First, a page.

The Lunchtime Reading Group Have Read – Requiem for a Wren
In September the lunchtime reading group met to discuss Nevil Shute’s Requiem for a wren. This very sad story opens with the return of rich farmer’s son Alan Duncan to his now elderly parents’ sheep station in Western Victoria in 1953, after several years away studying in England. His home-coming is marred by the seemingly inexplicable suicide of a parlour-maid the night before his arrival. The maid, a well-educated English girl called Jessie Proctor, whom his mother has come to rely on, seems to have destroyed every document that could help trace her family or friends. Convinced that in fact she has hidden the papers somewhere in the house, Alan sets out to investigate in order to try to spare his parents some pain. The group felt that they have rarely read an author that can tell an emotional story without gratuitous sentimentality. It’s one of those books in which not an awful lot happens but you just can’t put it down as it keeps you totally enthralled. We all agreed that Nevil Shute’s gentle and very clever way of telling a story utterly really shines through here. The group felt that this one really sneaks up on you as we slowly find ourselves caught up in the emotions of the characters, all of whose lives have been forever shaped and scarred by their experiences in WWII. Masterfully told in partial flashback, the mystery of the suicide of a parlour maid at an Australian sheep station turns out to have profound implications for everyone involved in her life. All agreed that this was a deeply moving and haunting novel and one that we were very pleased to have read.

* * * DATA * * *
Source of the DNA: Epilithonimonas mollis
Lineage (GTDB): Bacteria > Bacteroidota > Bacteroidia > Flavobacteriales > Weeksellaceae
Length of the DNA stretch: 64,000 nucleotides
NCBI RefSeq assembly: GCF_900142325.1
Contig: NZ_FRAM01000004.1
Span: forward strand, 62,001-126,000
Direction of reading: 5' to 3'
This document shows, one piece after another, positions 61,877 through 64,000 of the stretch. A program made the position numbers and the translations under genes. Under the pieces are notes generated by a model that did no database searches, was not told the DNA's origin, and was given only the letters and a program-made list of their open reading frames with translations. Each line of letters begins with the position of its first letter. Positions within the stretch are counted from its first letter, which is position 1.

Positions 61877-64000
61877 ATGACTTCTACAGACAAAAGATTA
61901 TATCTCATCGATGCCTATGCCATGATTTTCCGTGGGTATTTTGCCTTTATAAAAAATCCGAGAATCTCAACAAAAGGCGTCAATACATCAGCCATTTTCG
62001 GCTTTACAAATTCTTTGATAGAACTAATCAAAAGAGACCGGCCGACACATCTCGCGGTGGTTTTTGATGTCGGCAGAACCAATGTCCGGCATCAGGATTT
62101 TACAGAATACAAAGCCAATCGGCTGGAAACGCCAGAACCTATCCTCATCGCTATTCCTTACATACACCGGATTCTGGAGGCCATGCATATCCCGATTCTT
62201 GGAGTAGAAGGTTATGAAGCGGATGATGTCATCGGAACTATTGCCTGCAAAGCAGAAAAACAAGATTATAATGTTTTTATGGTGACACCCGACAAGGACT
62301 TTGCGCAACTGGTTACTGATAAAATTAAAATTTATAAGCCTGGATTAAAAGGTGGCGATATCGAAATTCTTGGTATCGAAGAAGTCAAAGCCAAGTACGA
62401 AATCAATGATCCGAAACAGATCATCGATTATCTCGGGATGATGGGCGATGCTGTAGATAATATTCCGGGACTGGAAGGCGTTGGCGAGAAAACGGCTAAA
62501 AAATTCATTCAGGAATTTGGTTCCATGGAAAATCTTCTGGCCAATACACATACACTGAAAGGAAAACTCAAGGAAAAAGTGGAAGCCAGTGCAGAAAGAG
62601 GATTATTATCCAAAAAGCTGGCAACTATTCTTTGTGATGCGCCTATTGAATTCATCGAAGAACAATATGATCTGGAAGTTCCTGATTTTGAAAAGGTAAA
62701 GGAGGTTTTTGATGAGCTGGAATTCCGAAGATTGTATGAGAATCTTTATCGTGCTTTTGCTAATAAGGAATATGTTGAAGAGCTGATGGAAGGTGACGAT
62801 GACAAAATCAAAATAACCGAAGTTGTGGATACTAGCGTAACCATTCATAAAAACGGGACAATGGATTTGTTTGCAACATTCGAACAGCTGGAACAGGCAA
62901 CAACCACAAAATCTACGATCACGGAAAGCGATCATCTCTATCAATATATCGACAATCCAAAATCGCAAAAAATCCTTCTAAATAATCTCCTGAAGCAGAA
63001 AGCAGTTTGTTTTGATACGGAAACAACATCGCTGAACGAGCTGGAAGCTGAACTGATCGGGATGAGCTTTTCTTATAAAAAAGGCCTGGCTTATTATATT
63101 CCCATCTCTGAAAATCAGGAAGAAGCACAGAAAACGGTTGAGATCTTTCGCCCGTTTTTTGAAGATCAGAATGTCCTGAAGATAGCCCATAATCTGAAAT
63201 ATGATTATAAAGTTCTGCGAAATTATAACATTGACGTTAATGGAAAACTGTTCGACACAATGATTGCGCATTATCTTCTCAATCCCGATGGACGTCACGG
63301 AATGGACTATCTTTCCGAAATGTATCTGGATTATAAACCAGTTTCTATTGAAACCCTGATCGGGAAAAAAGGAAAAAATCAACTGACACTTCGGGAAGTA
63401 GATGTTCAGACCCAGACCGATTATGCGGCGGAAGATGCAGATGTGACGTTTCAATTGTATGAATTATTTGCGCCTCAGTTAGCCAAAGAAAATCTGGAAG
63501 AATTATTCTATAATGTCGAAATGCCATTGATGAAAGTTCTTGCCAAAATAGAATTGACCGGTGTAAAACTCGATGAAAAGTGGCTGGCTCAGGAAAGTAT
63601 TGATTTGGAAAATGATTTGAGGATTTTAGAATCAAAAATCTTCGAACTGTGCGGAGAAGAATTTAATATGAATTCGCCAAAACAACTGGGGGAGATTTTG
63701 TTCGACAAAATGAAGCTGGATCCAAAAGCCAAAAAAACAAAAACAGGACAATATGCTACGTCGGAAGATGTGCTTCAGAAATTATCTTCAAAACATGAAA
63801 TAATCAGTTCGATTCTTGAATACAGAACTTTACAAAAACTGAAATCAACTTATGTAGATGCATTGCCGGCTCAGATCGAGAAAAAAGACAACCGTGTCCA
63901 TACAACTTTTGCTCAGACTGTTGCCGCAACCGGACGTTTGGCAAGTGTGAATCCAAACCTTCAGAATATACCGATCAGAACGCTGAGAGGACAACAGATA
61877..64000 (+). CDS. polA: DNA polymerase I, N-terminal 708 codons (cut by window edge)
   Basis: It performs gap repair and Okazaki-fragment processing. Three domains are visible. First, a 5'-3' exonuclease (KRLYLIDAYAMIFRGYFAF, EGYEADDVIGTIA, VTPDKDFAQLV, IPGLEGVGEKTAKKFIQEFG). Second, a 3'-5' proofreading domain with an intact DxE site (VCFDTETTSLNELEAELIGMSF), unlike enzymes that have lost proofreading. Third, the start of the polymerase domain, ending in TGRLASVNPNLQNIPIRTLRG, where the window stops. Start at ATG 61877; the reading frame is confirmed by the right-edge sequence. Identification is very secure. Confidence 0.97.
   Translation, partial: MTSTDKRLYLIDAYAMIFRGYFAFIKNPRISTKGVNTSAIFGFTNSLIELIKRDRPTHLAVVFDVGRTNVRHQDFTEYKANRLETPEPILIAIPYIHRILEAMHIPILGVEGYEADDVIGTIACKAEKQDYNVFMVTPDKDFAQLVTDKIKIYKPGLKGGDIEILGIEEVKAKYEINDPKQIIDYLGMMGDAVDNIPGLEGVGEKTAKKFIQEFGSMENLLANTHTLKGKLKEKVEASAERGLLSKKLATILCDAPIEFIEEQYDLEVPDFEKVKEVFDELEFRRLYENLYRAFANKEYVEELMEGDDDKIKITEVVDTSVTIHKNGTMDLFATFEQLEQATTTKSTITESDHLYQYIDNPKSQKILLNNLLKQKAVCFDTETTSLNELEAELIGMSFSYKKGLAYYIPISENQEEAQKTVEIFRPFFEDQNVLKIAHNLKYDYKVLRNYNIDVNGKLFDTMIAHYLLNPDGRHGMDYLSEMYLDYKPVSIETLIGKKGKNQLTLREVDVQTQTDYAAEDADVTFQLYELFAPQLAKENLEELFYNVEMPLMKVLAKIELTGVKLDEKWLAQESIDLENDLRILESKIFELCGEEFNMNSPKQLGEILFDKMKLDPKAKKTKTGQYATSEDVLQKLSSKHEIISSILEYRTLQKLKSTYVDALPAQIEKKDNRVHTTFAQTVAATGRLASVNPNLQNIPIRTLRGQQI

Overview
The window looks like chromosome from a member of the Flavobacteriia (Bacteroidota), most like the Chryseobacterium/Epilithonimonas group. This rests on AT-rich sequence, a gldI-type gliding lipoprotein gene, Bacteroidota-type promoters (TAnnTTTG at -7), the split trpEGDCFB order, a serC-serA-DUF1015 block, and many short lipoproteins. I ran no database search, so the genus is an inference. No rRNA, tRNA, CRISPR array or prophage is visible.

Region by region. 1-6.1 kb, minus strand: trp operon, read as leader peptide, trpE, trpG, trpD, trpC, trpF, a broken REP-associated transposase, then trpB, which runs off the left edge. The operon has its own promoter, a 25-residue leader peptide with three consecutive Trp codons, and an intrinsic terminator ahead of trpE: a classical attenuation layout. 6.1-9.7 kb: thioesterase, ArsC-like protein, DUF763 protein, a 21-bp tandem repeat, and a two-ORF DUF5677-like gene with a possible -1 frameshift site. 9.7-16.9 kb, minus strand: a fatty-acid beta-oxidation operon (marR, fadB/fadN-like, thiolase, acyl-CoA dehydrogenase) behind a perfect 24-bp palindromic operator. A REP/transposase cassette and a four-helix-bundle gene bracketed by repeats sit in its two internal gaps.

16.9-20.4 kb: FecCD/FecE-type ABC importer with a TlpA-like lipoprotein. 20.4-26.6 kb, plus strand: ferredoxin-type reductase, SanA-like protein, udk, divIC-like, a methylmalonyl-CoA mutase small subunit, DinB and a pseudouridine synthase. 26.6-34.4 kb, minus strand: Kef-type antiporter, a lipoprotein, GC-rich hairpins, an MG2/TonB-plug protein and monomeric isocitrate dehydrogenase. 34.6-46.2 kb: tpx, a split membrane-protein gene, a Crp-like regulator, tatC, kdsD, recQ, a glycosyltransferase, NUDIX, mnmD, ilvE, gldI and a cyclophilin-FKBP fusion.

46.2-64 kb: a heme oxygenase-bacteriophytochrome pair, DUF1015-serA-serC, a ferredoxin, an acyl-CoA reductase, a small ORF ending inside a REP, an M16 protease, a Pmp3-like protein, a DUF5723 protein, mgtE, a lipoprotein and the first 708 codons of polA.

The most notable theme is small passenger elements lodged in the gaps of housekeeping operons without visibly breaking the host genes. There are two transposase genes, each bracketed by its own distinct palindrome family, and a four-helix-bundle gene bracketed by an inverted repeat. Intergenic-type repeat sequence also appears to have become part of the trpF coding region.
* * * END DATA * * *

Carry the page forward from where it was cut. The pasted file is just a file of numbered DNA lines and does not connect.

The Lunchtime reading group will meet in October to discuss Reading Lolita in Tehran by Azar Nafisi
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